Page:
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IMITATION CRABMEAT by Nathaniel Duggan

Dad spends Christmas Eve on the beach killing green crabs, before he returns home to turn on all the holiday lights. The house flashes and dazzles like a landing strip. The sky, meanwhile, looks foreclosed.

“You should’ve seen the fuckers,” he tells me, pinching his fingers to imitate claws. “Some of them big as your face.”

He has no heat, furniture, or future, so we sit in lawn chairs in the living room, our breath glowing like neon. His expression is sour-smug: he is a man who knows his own expiration date. When he dies shortly thereafter—without complication—I bury him in the garden and discover the action figures he stole from me during my youth to prove important points. There they all are tucked an inch below the soil, dirt-clotted and tangled in rhododendron roots.

I crack a beer, plotting my next move.

I spend maybe a few too many years sitting alone in dark living rooms at 3AM.

People claim I approach them with slanted intentions. I am between jobs and lovers. I live as an alleyway, defined mostly by the clutter and the things I keep apart.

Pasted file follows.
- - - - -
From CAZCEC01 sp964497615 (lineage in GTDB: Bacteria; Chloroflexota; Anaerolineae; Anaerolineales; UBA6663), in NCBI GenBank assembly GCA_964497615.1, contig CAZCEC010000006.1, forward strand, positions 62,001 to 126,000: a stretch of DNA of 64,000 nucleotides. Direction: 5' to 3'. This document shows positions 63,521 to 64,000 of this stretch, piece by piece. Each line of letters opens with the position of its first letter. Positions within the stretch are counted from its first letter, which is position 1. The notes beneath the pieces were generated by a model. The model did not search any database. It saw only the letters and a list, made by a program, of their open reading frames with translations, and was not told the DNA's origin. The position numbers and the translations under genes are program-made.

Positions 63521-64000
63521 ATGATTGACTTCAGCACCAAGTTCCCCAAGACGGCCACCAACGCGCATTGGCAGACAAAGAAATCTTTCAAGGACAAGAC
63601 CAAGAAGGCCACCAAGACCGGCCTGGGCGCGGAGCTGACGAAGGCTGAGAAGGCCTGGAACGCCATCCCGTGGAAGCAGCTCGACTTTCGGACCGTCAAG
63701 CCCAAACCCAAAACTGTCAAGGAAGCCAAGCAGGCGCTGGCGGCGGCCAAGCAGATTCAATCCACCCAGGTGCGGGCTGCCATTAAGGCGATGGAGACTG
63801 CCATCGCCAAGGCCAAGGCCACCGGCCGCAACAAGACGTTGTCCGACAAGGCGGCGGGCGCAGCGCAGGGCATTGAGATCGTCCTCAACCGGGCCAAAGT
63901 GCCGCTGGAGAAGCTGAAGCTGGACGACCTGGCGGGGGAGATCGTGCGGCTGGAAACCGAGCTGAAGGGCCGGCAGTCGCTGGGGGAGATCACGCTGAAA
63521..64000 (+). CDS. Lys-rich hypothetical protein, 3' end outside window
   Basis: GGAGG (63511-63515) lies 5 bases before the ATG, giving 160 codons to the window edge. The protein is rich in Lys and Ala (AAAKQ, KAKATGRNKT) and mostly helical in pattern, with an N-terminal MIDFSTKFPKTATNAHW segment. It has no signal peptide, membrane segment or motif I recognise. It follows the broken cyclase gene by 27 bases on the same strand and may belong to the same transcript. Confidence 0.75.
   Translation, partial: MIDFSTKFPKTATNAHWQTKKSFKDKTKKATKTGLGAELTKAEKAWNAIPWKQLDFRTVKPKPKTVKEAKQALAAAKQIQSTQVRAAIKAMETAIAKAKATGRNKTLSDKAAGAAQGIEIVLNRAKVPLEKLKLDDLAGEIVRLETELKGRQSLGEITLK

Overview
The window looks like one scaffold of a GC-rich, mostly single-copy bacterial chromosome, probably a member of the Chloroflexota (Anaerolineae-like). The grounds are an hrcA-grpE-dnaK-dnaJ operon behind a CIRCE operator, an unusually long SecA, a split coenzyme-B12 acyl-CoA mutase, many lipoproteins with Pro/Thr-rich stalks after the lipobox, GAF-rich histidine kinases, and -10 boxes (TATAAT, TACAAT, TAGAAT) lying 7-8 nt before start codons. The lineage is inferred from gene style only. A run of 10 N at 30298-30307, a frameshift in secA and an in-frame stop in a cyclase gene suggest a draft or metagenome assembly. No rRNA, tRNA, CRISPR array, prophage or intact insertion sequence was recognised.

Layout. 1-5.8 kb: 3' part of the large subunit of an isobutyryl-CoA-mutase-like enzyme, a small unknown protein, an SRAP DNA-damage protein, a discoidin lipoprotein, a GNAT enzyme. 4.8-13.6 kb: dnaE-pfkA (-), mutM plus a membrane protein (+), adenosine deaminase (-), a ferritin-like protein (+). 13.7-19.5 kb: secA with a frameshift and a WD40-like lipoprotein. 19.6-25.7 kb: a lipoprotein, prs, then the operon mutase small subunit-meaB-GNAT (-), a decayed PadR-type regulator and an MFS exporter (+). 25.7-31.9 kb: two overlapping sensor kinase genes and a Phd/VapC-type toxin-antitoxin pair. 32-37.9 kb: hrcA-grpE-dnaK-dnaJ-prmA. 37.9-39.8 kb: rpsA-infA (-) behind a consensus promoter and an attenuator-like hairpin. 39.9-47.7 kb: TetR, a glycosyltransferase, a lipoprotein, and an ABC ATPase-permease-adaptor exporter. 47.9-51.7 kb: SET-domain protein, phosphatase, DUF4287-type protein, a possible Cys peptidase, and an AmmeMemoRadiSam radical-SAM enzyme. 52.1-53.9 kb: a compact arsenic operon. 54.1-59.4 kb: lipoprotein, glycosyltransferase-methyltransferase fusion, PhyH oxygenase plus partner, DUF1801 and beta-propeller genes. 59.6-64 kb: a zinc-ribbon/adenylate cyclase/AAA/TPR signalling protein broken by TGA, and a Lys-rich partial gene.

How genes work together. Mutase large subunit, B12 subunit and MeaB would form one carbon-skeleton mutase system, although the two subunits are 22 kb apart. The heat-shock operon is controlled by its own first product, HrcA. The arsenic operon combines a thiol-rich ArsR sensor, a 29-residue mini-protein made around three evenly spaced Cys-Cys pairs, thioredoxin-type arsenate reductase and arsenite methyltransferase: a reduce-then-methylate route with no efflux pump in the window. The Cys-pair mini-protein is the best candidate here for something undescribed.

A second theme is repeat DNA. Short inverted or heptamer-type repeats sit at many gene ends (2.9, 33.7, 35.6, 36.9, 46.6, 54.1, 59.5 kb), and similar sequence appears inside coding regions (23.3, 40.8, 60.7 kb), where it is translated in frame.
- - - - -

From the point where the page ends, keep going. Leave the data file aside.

For the sake of staying busy, I steal my last friend’s wife. The friend himself cannot be reached for comment; he has long since scuttled off to some forgotten corner of Alaska. As for the wife, she drinks.

This works out pretty well until it doesn’t. We drink too much too early, spend most of our days passing out. Our lives live outside and without us, and we are perpetually slumped against the kitchen cabinets or else spread-eagled on the bathroom floor, piecing together where we last left off: usually the entangling business of her bra.

Sleep scrubs her skin as pale and thin as a bedsheet. Her eyes close into her face. She fades, recedes into the background of herself, until all that’s left is a mapped suggestion of a person, pure theory and postulation.

On the other hand I grow puffy, weighted with my somnolence. I develop certain unsociable tendencies, namely clamming and a technique of eating Chinese food by the fistful. By the time I notice her absence, she’s already gone.

What do you do with so much nothing? Me, I leave the clams to die in the basement. Whole pounds of them, just slowly dying. They make little screaming noises throughout the night, but it’s one of those things like lobsters: you’re not sure if they’re really screaming or if it’s just the water compressing inside their shells or whatever.

Lately the rum I drink has taken on the plastic tang of action figures.

Lately my heart is the size of a face.

Midsummer I set up Christmas lights. I drape the bannisters, hedges, drainpipes. The bulbs throb sickly, pulsate underfoot like crabs on the march. This accomplished, I stumble into the front yard, chug the last of my cocktail. The house swims in my vision, so lucid I can’t look at it straight on. For a while I feel that I am expecting the arrival of something, until I realize I am expecting to have finally arrived somewhere else.

 

Read Next: CHARLIE by Blake Middleton

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